Windows FAQ

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SmartSDR for Windows (SmartSDR-Win) FAQ

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General FAQs

Q: Which Windows operating systems are supported for SmartSDR-Win?
A: Windows XP SP3 (32-bit), Vista, Win7 and Win8 (32 and 64-bit)

Q: What are the software dependencies for running SmartSDR-Win?
A: SmartSDR-Win is a Windows .NET 4.0 application, therefore you will need to have the .NET 4.0 Framework loaded on your PC. This is included with Win8 and will need to be loaded for Windows XP, Vista and Win7.

Q: Is SmartSDR-Win an open source application?
A: No it is not. It is licensed under a FlexRadio Systems EULA and not a variant of GPL.

Q: What are the PC hardware requirements for SmartSDR-Win?
A: SmartSDR-Win will require A DirectX 9 or greater capable graphics adapter. Regarding the minimum CPU and memory requirements, it is recommended that a dual core CPU or better is used and enough RAM for allowing Windows to operate efficiently without excessive use of the swap file (virtual memory). For 32-bit operating systems, 3 GB (not to exceed 4 GB) of RAM is recommended. For 64-bit operating systems, 4-8 GB or RAM is recommended.

If your motherboard has an integrated wired Ethernet controller, as most do, the minimum required speed is 100 Mb/s. If not, a PCIe x1 or ExpressCard (for laptops) Ethernet controller will be required.

Network FAQs

Q: Should I use shielded twisted pair (STP) Ethernet cable with the FLEX-6000?
A: We are not recommending the use of shielded Ethernet cables with the FLEX-6000. There are two concerns here regarding Ethernet cabling type; its susceptibility to RFI ingress and emitted RFI from the Ethernet cable itself.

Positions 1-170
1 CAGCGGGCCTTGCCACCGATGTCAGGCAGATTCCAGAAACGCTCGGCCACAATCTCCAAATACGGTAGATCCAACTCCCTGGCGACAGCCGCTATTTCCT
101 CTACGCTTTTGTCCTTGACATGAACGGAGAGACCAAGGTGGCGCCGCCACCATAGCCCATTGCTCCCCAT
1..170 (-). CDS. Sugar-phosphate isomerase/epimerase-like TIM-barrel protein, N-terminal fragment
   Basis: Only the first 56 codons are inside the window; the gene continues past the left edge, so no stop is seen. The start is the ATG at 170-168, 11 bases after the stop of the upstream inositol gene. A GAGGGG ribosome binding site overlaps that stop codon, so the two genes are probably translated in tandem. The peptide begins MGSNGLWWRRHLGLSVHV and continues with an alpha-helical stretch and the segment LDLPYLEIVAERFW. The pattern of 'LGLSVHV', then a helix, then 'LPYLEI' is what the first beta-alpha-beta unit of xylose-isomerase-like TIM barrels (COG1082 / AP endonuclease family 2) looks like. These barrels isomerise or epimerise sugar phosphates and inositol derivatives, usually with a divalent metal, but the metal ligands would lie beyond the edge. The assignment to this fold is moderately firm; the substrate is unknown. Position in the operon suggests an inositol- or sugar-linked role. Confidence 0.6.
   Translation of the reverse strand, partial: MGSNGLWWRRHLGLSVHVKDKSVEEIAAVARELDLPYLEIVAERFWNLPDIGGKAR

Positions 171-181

UTP (unshielded twisted pair) cable is by its very nature balanced which makes it very immune to RFI and has very good noise rejection characteristics due to the differential signaling methodology used for twisted pair Ethernet.

Shielded twisted pair (STP) cable is only really effective if the physical connection provided by the shield does not create a ground loop; a DC path between the two interconnecting devices which can induce a difference in voltage potential causing excessive common mode currents to flow on the shield.

In effectively use STP cabling in the shack, you would need to ensure that all devices are connected at the same ground potential, there are no ground loops via the AC safety ground and that you are connecting the right ground plane inside the equipment to the grounding system. Since creating the ideal grounding infrastructure involves a lot of careful engineering, it is easy to omit something, therefore it is a better practice to use UTP cabling and not inadvertently induce a new problem where one did not exist in the first place. STP network cable can be useful in demanding electrical environments, such as environments are where the network cable is located in close proximity and parallel with electrical mains supply cables or where large inductive loads such as motors exist. This is usually not the case in the average shack.

Additionally, the physical Ethernet interface (port) is transformer coupled for DC isolation, which eliminates ground loops between the connected equipment. Adding STP into the equation could negate that inherent isolation.

From the standpoint of your Ethernet cabling emitting RFI, if it is emitting RFI, this is because the equipment it is connected to is probably very poorly engineered and does not have sufficient filtering to prevent unwanted radiation. In these cases where the equipment is radiating, RF interference suppression is best effected by employing ferrite beads at the cable end connected to the offending equipment and/or on the power cord, as the source of the RF noise could very well be the power supply. Consumer network equipment that use "wall warts" as their power supplies are especially prone to being RFI emitters. STP cabling can also be effective in reducing RFI emissions, but only if the shield is grounded properly on both ends and the RFI isn't coming from the equipment's ground plane itself. In this later case, STP may make to problem worse by the cable shield becoming a very effective radiator.